(Artwork care of Karen Ramsay (www.karenramsay.com), profile photo care of brianlackeyphotography.com)

Wednesday, January 14, 2009

CD Review, The Poudre River Band, The Bellvue Dome

First of all, I have to get the disclaimer out of the way. This is a local band here in Ft. Collins that my friend Jack plays bass in. He's a good guy and I think that local musicians should support one another. I've gone out to hear them and when he mentioned that they had finished their new CD, I wanted to get one. We ended up working out a trade for some homebrew. Hopefully, he'll get the chance to read my review, but we haven't even talked about it. I don't think I'm too biased here.

Fundamentally, this band is carrying out the vision of founder Tom Barbour. A vision anchored in the old west of Colorado, with a sound that divides itself between classic folk country, Gram Parsons era Byrds, and the 70's country rock influenced by Parsons. Tom's written all of the songs here and he's the primary lead vocalist and guitar player. Overall, the album delivers on this vision, with storytelling songs, thick harmony vocals, tight rhythms, and a little touch of twang.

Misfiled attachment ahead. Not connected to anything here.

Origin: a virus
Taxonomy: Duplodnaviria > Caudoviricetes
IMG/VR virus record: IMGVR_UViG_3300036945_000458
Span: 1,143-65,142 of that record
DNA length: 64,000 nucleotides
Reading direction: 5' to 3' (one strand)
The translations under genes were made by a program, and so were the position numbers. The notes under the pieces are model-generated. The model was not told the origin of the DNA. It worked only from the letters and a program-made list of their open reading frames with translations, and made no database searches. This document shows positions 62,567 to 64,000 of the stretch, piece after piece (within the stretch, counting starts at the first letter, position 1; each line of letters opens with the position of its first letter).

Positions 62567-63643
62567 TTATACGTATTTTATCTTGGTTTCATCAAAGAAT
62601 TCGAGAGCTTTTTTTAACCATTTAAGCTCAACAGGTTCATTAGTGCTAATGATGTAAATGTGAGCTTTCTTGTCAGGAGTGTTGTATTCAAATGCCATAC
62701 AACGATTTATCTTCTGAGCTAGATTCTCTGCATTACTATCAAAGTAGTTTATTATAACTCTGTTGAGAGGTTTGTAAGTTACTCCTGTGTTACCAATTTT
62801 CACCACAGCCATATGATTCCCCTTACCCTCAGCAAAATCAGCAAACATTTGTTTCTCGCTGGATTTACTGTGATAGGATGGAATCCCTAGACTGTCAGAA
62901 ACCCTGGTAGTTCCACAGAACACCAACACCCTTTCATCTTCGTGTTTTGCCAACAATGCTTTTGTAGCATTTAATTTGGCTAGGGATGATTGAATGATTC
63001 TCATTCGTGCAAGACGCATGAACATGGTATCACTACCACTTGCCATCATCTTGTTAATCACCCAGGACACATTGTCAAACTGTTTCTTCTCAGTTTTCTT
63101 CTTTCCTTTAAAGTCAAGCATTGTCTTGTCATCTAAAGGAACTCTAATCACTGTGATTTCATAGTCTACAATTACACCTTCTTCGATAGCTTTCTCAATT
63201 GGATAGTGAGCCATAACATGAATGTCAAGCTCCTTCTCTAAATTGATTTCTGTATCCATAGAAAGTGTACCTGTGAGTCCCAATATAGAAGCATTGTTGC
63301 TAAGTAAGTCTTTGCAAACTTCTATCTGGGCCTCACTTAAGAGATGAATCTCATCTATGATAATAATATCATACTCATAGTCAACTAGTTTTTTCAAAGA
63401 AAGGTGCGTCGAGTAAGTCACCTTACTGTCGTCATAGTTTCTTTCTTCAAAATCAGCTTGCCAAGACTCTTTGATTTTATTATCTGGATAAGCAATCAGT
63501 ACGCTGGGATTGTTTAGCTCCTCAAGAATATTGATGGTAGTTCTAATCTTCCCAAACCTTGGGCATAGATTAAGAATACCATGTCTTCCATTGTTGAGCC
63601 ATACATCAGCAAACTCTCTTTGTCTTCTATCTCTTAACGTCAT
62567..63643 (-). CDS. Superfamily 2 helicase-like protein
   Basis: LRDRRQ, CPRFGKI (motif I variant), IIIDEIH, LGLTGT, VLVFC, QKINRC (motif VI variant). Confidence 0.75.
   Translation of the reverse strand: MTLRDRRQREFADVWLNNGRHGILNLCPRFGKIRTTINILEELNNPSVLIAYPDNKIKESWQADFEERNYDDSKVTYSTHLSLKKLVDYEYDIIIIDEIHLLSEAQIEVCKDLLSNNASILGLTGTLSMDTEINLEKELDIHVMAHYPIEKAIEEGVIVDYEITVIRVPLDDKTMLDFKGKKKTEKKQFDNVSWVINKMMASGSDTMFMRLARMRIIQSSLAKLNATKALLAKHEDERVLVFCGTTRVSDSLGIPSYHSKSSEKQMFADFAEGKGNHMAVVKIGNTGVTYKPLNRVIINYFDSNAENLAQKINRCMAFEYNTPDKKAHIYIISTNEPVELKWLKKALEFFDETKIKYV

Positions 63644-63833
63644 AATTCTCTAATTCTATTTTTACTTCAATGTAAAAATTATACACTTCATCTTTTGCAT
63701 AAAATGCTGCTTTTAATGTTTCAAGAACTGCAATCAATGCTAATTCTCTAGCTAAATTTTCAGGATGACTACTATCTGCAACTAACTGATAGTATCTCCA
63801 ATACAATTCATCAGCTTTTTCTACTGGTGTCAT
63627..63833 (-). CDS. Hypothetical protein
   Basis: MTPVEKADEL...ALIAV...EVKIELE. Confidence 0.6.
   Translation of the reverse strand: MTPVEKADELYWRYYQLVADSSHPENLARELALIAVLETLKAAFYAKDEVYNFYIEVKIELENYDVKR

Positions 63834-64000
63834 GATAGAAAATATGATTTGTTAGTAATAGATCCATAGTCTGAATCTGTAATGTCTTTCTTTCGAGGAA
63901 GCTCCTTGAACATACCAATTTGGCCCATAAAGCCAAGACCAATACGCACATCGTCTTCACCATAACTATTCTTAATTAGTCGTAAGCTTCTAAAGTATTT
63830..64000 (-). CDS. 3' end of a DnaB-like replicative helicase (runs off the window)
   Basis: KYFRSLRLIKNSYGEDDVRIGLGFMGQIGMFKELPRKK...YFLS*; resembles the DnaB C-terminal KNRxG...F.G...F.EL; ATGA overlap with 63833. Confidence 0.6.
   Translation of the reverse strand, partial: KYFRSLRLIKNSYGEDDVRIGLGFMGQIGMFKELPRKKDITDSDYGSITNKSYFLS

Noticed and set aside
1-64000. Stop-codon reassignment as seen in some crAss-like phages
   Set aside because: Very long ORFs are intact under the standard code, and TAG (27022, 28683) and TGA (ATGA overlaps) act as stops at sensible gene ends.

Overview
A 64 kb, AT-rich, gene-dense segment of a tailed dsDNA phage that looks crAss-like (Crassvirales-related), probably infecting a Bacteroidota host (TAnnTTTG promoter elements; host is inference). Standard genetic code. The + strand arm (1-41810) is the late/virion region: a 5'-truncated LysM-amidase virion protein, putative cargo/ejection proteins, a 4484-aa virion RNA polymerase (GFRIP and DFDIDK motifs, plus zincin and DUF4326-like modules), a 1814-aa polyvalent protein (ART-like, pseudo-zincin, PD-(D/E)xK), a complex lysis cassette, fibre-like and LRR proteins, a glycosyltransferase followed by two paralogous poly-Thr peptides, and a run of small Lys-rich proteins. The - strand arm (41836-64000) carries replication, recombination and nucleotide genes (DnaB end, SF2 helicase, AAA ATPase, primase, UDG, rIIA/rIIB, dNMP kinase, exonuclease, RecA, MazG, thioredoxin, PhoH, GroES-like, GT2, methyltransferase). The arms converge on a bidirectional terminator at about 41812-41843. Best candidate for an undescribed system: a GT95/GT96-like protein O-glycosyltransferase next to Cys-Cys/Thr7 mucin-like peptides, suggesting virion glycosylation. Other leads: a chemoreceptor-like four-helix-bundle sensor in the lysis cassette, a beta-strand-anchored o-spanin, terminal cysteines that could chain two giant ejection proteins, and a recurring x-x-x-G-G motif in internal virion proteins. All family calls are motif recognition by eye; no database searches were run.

I think that if you know the places and people that he alludes to in his songs, it adds a bit of depth. Certainly, if you live here, you recognize the place names: the Bellvue Dome, the Overland Trail, Virgina Dale. The album is strongest on these story songs, like Virginia Dale and the title cut. On the other hand, there are a couple of songs that just don't quite fit that feel, like I Admit It and Adelene, which I would have saved for a different album. I Admit It is more of a pop country song (although the female vocal is strong) and Adelene feels more "Americana" and wouldn't be out of place on a Roger Clyne CD.

As I mentioned above, almost all of the songs have very strong harmony arrangements. The reverb and chorus are applied a little thickly for my taste, sounding a little overproduced at times, but that doesn't mask the work the band has done in building the parts. Tom's voice occasionally channels a very young Johnny Cash, but that might just be the style, the EQ, and echo.

The rhythm section is tight, with a fairly steady hand. Guitars are the most interesting for me: bits of Mark Knopfler, Chet Atkins, and Roger McGuinn adding fills, even a song (A Dandy) that brings Jerry Garcia in his country guise to mind. There's also some nice fiddle work, a little accordian, and keyboards.

All in all a solid country rock album, whose story telling makes it stand out.

Set up some bourbon and branch and think a little on the heat of summer.

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